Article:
The Centre for Public Health at Liverpool John Moores University has determined that music stars are twice as likely to die an early death than the rest of the population. They are also more likely to die within a few years after they become famous. The main cause for this is alcohol and drug use. These findings are to be published in the Journal of Epidemiology and Community Health.

           Led by Mark Bellis, research on 1,050 famous North American and European musicians and singers who were famous between 1956 and 1999 were the basis of the study. Each musician was featured in the All Time Top 1,000 albums that came out in 2000, covering rock, punk, rap, R&B, electronica, and new age artists. These musicians were matched up with the rest of the population in terms of age, sex, ethnicity, and nationality until 2005. They found that 100 stars died early between 1956 and 2005. The average age of death was 42 for the North American singers and 35 for European singers. The rock and pop stars especially were more likey to die within five years of becoming famous and one in four of these singers died of long term drug or alcohol use. For European stars, those who lived 25 years after becoming famous eventually returned to the same life expectancy as the rest of the population in their group, but North American stars had higher death rates. About 10 percent of these stars have died 20 years after becoming famous.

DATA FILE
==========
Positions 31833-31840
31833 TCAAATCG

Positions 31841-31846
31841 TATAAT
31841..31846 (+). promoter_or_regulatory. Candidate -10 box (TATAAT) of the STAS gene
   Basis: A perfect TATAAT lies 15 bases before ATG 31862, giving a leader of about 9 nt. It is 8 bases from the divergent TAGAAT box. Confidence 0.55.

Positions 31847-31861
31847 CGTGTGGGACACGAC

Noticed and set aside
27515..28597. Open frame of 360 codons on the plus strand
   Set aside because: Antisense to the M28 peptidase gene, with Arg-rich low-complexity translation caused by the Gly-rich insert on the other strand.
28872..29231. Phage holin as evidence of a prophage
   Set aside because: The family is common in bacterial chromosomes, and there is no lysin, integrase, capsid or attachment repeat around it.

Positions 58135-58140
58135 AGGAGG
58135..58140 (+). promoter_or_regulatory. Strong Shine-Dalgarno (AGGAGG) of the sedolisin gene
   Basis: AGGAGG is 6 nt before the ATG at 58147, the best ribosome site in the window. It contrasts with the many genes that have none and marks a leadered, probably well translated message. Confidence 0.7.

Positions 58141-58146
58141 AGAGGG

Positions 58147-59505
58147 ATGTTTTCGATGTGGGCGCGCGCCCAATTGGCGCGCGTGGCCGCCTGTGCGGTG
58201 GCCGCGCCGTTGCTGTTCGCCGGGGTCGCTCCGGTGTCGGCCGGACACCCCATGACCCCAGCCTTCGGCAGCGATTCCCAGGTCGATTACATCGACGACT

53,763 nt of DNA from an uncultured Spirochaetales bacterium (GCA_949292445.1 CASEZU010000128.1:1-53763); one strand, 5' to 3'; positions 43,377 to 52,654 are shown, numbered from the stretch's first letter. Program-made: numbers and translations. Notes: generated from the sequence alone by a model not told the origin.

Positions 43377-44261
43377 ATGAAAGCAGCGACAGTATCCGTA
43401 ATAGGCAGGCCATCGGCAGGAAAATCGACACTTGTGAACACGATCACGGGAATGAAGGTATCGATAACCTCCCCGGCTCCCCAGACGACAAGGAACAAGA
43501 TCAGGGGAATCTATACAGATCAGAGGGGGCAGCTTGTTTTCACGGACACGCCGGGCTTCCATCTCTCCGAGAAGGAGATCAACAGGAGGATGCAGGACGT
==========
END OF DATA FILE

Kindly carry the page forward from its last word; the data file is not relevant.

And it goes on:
The researchers believe this evidence can be helpful in stopping substance abuse and forcing these role models to set a better example for their admirers. This can be done not only through public service announcements but through example. Accidental suicide and mudrer were also determined to be causes of death for these stars, two more serious issues that need to be addressed to the public as preventable behavior.

For related articles visit http://www.foxnews.com/story/0,2933,295691,00.html and http://living.oneindia.in/insync/rock-stars-pop-stars-early-death-040907.html.

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